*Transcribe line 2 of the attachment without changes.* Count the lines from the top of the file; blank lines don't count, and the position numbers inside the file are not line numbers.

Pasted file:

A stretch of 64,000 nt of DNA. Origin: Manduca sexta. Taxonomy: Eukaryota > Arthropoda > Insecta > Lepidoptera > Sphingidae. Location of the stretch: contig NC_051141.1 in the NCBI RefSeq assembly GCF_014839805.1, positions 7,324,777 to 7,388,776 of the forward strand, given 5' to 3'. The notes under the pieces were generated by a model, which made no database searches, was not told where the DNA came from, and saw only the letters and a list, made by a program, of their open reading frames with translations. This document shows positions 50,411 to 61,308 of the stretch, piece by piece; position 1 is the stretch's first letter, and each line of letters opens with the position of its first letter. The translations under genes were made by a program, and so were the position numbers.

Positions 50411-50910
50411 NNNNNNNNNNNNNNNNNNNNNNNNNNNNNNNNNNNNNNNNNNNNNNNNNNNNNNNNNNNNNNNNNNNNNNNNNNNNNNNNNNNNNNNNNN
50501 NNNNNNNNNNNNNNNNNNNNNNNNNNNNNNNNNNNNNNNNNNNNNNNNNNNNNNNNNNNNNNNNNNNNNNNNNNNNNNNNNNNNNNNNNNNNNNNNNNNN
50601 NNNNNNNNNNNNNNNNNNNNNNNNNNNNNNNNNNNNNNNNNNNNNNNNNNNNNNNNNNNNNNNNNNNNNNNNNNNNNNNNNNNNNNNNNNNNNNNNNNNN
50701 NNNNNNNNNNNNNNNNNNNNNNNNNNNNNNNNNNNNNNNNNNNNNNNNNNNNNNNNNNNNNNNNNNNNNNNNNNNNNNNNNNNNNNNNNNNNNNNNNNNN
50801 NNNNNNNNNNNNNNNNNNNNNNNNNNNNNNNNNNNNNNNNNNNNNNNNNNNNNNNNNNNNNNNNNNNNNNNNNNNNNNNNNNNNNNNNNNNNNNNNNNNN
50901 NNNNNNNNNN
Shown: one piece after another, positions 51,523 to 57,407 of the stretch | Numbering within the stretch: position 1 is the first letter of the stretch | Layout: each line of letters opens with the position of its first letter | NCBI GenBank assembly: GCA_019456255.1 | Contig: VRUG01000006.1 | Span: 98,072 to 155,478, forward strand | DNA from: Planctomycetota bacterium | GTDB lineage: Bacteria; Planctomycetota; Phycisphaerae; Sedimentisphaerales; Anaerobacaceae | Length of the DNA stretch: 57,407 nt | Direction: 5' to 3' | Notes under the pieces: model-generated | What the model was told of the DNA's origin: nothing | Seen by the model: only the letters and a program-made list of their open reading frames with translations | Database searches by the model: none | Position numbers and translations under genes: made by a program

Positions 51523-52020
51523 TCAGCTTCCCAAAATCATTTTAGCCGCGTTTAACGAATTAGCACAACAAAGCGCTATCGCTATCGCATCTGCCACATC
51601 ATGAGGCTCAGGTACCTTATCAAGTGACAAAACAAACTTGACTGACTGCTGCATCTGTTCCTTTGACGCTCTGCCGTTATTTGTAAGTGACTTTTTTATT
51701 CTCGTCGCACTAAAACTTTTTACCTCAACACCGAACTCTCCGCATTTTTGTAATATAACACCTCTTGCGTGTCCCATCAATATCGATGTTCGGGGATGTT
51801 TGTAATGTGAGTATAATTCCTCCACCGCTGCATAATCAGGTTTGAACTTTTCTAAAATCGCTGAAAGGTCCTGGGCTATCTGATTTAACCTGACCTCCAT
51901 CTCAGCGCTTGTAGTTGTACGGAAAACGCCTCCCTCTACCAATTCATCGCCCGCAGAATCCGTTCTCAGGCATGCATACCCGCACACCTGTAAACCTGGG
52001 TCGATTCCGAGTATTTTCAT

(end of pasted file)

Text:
Positions 50411-50910